Another speaker said the Swiss-born Wirz once had traveled to Macon, Ga., seeking food and medicine for Union POWs at Andersonville. The Atlanta Constitution even quoted a former Andersonville guard, who was brought to tears when he heard of the unveiling of the monument to his former commanding officer. "He was unjustly executed," said R.L. Meadows, who added he would have given anything to have attended the dedication.

Unsurprisingly, Southern newspapers praised the effort to honor Wirz and burnish his reputation.

Headlines in Atlanta Constitution
on May 13, 1909.
"No intelligent person at this day blames Captain Wirz [for Union deaths at Andersonville]," the Goldsboro (N.C.) Daily Argus wrote days after the dedication. "He was unjustly treated. He died a martyr to the cause he believed to be just, and the dedication of a monument to his memory, erected by the women of Georgia, is a well deserved tribute to his worth as a man and his courage and sincerity as a soldier."

Wrote the Richmond (Va.) Dispatch in an editorial:
"Wirz is publicly honored in the South now less for what he did than for what was done to him. He was made the scapegoat for things not of his doing and this monument stands to embody the Southern sense of the great wrong put upon him by the United States. The angry and resentful mob loves a visible sacrifice. Wirz was a propitiatory offering to popular indignation over the sufferings of Northern soldiers in Southern prisons. But Wirz was in no way responsible for these sufferings. They were caused by grim conditions which the racked South was powerless to better, and which the deliberate policies of the North greatly aggravated."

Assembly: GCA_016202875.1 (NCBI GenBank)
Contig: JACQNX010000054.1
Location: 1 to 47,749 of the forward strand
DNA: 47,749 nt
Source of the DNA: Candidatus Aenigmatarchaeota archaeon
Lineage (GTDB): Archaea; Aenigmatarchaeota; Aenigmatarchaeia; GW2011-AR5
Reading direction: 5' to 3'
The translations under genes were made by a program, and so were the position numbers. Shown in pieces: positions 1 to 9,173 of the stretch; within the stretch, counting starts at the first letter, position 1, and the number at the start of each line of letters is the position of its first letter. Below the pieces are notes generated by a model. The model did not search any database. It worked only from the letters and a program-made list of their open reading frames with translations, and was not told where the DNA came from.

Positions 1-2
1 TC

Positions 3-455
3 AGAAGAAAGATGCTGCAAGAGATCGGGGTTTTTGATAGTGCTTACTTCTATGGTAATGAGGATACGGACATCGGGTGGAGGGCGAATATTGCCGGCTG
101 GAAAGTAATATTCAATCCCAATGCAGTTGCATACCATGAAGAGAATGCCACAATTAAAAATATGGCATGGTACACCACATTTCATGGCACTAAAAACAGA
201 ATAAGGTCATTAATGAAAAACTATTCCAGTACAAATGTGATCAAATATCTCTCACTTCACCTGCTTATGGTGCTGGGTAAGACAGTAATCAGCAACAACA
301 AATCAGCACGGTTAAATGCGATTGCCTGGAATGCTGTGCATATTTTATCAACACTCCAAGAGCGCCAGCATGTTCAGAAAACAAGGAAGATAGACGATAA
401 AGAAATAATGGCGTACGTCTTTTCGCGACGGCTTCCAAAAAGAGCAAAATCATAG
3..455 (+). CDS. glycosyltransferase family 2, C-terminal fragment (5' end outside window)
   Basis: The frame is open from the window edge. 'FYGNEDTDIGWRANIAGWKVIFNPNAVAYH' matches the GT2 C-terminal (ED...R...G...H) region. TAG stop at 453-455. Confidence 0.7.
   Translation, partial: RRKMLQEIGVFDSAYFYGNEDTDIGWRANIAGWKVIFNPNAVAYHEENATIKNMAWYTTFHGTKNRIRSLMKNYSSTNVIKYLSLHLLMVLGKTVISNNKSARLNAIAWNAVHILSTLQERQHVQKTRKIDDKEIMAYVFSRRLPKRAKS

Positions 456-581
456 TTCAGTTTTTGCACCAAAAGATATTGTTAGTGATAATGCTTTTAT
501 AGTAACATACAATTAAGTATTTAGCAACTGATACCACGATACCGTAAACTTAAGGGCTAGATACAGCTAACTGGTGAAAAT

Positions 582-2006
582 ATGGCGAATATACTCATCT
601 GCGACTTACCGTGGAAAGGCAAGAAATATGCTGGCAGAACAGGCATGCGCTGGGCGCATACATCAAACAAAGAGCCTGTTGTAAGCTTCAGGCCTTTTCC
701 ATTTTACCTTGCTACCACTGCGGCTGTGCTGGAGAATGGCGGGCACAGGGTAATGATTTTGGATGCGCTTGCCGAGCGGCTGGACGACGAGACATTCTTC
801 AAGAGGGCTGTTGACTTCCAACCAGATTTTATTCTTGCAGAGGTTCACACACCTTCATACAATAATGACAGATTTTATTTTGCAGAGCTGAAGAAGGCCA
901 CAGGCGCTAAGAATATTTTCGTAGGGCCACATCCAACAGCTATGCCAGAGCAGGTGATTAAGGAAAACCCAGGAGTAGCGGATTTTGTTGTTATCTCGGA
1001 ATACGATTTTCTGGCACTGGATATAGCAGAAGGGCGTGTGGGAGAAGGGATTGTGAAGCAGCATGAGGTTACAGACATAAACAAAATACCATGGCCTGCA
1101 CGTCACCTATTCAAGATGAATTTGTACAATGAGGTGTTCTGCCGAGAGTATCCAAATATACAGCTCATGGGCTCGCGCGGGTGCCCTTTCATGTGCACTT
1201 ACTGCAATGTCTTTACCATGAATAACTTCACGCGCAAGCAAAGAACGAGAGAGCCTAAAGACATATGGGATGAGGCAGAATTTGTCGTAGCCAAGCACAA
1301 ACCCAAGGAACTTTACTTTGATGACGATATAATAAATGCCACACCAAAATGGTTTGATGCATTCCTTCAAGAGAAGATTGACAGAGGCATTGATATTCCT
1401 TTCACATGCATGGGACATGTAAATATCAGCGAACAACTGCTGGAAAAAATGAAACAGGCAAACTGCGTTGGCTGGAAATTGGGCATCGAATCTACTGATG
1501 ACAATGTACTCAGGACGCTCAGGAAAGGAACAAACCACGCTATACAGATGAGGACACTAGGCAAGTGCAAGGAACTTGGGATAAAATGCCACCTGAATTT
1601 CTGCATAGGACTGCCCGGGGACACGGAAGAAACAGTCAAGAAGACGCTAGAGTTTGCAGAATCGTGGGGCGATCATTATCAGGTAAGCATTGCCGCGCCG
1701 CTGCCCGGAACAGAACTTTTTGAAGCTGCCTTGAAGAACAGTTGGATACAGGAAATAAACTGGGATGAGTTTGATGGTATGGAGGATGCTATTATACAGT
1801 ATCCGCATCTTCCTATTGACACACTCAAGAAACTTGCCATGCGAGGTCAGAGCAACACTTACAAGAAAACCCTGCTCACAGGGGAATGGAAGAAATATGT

But Northerners, especially Union veterans, would have none of it. Well before the monument dedication, they were aghast about the effort to honor Wirz. At a gathering of former Union prisoners of war in Hartford, Conn., in April 1908, a pastor received applause after he excoriated the UDC's Wirz monument plan.

"Oh, woman of the Southland," Pastor E.S. Holloway told the group, "build your monument to [Stonewall] Jackson because he had pure heart; to [Robert E.] Lee because when he laid down arms he said to his comrades, 'We have but one country now'; to Alexander Stevens, for a self-sacrificing life; but God forbid that a monument of shame be built to the butcher Wirz, and if it be built may the lightning of heaven strike it into a thousand pieces.'"

Civil War veteran Joseph Foraker, a former
U.S. Senator, was aghast by the
monument to Henry Wirz. He would not
shed a tear, he said, if an "old indignant
patriot would blow it up."
Less than a week before the dedication, Joseph Foraker, a former U.S. Senator from Ohio, was especially perturbed about the memorial. The Civil War vet, who enlisted in the Union army when he was only 16, said he "would not shed any tears if some old indignant patriot were to place under that monument enough dynamite to blow it up."

In the days following the monument dedication, outrage seemed to spike in Northern newspapers, which referred to Wirz as a "brute," "foreign prison-keeper," "murderer" and the "Andersonville monster."

"If Wirz deserves a monument," a New York World editorialist fumed, "there should be a public memorial to Mrs. [Mary] Surratt, whom the verdict of history has acquited of real criminal complicity in the assassination of Lincoln."  An Ohio newspaper likened memorializing Wirz to "honoring Nero for burning Christians at the stake."